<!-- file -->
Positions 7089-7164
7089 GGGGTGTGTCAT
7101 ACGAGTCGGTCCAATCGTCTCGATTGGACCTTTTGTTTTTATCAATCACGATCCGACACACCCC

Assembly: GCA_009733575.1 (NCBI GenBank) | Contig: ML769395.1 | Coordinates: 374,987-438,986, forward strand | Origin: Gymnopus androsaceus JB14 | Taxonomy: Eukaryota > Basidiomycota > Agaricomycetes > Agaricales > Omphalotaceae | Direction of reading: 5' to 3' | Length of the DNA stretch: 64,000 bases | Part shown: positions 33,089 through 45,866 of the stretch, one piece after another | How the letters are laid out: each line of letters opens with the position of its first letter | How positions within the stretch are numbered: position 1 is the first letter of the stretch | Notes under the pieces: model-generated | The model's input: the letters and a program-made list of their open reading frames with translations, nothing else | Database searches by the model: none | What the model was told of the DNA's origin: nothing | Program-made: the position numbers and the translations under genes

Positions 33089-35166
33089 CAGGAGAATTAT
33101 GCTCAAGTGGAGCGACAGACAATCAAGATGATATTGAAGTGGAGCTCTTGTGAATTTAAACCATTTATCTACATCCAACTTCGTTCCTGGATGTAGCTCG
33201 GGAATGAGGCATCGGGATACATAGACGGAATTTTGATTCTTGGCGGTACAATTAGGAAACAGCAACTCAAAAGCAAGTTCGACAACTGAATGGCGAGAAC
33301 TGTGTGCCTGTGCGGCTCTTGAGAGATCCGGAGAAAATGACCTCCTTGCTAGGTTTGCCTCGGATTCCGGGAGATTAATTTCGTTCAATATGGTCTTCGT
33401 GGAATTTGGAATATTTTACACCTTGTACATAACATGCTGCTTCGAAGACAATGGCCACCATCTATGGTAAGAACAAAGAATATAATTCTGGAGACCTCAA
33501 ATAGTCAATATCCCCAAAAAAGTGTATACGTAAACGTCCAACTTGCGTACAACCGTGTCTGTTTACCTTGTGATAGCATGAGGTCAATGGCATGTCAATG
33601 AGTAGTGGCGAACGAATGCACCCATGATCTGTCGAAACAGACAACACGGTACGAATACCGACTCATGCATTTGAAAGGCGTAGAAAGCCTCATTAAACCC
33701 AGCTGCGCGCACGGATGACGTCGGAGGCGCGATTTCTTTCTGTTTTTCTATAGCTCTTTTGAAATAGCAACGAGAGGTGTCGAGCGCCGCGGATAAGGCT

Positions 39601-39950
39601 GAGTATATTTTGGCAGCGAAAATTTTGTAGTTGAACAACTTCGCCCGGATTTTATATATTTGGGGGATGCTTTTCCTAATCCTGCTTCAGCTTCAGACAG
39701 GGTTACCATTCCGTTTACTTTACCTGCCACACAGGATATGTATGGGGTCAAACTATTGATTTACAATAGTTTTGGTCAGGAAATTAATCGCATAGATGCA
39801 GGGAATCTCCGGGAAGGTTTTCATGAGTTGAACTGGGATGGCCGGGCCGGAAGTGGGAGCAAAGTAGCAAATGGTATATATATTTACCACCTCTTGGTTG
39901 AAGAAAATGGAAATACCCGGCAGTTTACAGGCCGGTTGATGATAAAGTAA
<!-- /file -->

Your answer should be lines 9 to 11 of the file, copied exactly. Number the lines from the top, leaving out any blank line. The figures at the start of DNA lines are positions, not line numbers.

33301 TGTGTGCCTGTGCGGCTCTTGAGAGATCCGGAGAAAATGACCTCCTTGCTAGGTTTGCCTCGGATTCCGGGAGATTAATTTCGTTCAATATGGTCTTCGT
33401 GGAATTTGGAATATTTTACACCTTGTACATAACATGCTGCTTCGAAGACAATGGCCACCATCTATGGTAAGAACAAAGAATATAATTCTGGAGACCTCAA
33501 ATAGTCAATATCCCCAAAAAAGTGTATACGTAAACGTCCAACTTGCGTACAACCGTGTCTGTTTACCTTGTGATAGCATGAGGTCAATGGCATGTCAATG